The UK government has today proposed a new legal mandate requiring all new gas boilers sold from 2026 to be “hydrogen-ready”, while at the same time admitting “there is no guarantee that any hydrogen-ready boilers will ultimately be converted to run on hydrogen gas”.

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The Conservative administration currently has a policy of not making any decision about the use of hydrogen for domestic heating until 2026, after “neighbourhood” and “village” H2 heating trials have concluded.

Burning green hydrogen in boilers will require five to six times as much renewable energy as electric heat pumps to provide the same amount of heat, and consequently, not a single independent study into the decarbonisation of heating has recommended using H2 — with at least 32 arguing against it.

But gas distributors and boiler makers in the UK have been lobbying hard to push hydrogen heating, arguing that the power grid will not be able to cope if all the country’s natural-gas boilers are replaced with electric options, and that heat pumps are too expensive.

“The government’s view is that there is a strong case for the introduction of hydrogen-ready boilers as standard from this date, provided that these boilers can meet all relevant regulatory standards, that they can reach price parity with existing gas boilers if deployed market wide, and assuming that a single market-wide definition can be agreed,” it says in a new consultation document.

Hydrogen-ready boilers are defined as gas boilers that can “be easily converted by a gas engineer in future to operate on [100%] hydrogen”.

“The deployment of hydrogen-ready boilers from the mid-2020s is expected to deliver significant benefits should hydrogen later be rolled-out in the gas grid, by reducing the costs associated with scrapping natural gas-only boilers before the end of their useful life. This is expected to hold even in the case of a partial grid conversion [to 100% hydrogen],” the document adds.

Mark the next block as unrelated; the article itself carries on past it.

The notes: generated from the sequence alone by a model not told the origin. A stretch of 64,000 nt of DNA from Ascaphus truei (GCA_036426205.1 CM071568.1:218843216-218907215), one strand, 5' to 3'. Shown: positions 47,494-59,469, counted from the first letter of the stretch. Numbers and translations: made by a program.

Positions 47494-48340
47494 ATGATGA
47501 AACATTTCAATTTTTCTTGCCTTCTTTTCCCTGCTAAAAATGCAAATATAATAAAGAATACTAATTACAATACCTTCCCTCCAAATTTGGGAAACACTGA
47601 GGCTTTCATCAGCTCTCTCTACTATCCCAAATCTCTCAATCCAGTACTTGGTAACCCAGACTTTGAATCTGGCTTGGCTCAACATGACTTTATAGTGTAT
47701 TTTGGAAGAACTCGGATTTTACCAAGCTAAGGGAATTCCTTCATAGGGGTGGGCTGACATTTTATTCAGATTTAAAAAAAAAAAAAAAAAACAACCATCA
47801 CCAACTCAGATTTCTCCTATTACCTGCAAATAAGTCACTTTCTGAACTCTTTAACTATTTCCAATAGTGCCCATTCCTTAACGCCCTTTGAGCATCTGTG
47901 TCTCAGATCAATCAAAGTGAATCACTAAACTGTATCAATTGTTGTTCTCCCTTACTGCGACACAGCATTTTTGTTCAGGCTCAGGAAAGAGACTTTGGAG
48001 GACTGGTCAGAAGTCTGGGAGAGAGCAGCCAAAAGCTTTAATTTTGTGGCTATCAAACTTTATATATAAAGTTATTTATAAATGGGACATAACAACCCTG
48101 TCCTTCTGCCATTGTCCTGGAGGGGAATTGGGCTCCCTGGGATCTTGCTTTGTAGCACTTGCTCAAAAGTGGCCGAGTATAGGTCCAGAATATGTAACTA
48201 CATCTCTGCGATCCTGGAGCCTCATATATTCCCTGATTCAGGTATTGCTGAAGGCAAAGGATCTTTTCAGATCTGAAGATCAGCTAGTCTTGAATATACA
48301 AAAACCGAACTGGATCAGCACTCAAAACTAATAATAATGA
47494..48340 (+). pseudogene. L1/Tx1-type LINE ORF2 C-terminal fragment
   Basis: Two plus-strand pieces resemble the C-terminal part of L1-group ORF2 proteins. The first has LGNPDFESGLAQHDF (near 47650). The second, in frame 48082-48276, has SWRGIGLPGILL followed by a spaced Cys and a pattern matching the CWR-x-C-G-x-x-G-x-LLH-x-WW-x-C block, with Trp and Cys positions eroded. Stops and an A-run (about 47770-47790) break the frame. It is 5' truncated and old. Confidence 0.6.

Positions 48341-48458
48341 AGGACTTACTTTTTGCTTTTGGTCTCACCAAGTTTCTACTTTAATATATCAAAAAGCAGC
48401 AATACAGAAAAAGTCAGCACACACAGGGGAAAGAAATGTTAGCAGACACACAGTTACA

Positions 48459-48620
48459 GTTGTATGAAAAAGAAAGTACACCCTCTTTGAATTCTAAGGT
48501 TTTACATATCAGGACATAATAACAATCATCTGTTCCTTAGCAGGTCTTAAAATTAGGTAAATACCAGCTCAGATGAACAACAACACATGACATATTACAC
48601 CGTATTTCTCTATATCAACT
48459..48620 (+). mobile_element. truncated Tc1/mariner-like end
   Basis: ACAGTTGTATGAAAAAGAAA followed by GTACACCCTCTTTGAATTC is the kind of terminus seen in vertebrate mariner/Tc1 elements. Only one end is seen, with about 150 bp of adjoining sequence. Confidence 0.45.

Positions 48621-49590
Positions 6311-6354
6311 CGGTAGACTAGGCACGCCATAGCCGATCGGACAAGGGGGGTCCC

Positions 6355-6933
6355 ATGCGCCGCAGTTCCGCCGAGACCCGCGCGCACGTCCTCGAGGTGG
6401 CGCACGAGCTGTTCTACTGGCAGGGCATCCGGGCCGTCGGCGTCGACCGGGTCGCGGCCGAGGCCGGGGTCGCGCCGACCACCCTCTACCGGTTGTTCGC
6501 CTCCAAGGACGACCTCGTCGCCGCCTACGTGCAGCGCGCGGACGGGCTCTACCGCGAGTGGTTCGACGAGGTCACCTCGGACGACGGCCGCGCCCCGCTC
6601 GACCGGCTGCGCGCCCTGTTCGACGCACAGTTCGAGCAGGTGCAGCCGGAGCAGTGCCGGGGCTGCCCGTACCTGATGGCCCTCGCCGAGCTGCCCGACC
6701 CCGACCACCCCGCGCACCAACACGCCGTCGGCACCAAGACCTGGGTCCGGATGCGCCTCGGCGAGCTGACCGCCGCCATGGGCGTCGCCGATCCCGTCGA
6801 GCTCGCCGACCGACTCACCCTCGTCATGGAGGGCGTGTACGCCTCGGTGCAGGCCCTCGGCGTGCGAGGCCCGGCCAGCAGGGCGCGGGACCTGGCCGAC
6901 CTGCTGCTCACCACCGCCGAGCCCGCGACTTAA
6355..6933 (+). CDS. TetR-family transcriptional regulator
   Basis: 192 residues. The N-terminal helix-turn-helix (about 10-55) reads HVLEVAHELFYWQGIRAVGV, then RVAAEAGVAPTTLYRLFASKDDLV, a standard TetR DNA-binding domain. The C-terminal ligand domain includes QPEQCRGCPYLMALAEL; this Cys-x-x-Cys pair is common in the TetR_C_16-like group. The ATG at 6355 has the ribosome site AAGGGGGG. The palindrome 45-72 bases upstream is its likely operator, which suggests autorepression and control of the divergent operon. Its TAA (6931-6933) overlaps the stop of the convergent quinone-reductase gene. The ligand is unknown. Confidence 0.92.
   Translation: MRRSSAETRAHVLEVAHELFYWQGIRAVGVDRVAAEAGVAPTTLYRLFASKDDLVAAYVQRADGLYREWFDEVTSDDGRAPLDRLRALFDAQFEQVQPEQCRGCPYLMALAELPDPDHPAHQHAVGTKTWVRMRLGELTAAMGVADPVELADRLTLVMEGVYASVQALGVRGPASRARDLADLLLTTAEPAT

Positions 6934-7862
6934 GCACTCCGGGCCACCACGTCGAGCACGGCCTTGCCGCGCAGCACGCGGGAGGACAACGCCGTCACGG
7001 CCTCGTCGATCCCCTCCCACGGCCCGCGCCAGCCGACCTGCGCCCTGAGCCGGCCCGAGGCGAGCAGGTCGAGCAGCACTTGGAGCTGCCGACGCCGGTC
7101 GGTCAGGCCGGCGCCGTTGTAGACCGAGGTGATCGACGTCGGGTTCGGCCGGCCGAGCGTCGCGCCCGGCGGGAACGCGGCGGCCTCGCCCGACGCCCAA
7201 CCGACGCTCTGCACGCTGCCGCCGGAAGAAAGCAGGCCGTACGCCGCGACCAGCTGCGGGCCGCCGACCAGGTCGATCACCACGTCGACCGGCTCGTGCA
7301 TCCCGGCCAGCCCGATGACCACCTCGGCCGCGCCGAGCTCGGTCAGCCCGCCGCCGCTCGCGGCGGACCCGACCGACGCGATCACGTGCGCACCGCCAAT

“Mandating hydrogen-ready boilers will give industry the confidence to prepare supply chains to ensure the benefits of the potential transition are maximised.”

It also explains why the government believes that a hydrogen-ready boiler mandate makes sense before any decision is made on whether H2 should be used for heating.

“We are proposing that a decision to require gas boilers to be hydrogen-ready should be made before broader strategic decisions on hydrogen for heating, so that the mandate can be implemented in 2026 and deliver the aforementioned benefits… it is the government’s view that the mandate constitutes a low-regrets action in terms of impacts to consumers, whether their hydrogen-ready boiler is converted or not, as they will not face additional upfront purchasing costs.”

The document states that the mandate for hydrogen-ready boilers would only be applicable if “they can reach cost parity with natural gas only boilers by the time that they are required as standard”.

But there is no mention in the document of the increased cost of burning hydrogen compared to natural gas, which contains roughly three times as much energy by volume as H2. This is, of course, never mentioned when gas distributors or boiler makers campaign for 100% hydrogen heating.

The publication of the document comes less than two months after UK gas-industry lobby group, the Energy and Utilities Alliance, called for such a consultation to be made. And the sector is already celebrating.

“Christmas has arrived early, hydrogen friends!” wrote Clare Jackson, CEO of Hydrogen UK, another trade body lobbying for H2 heating, in a LinkedIn post about the document.

The public consultation on the proposal will run until 21 March 2023, “after which responses will be analysed and we expect to provide a response to this consultation in 2023”.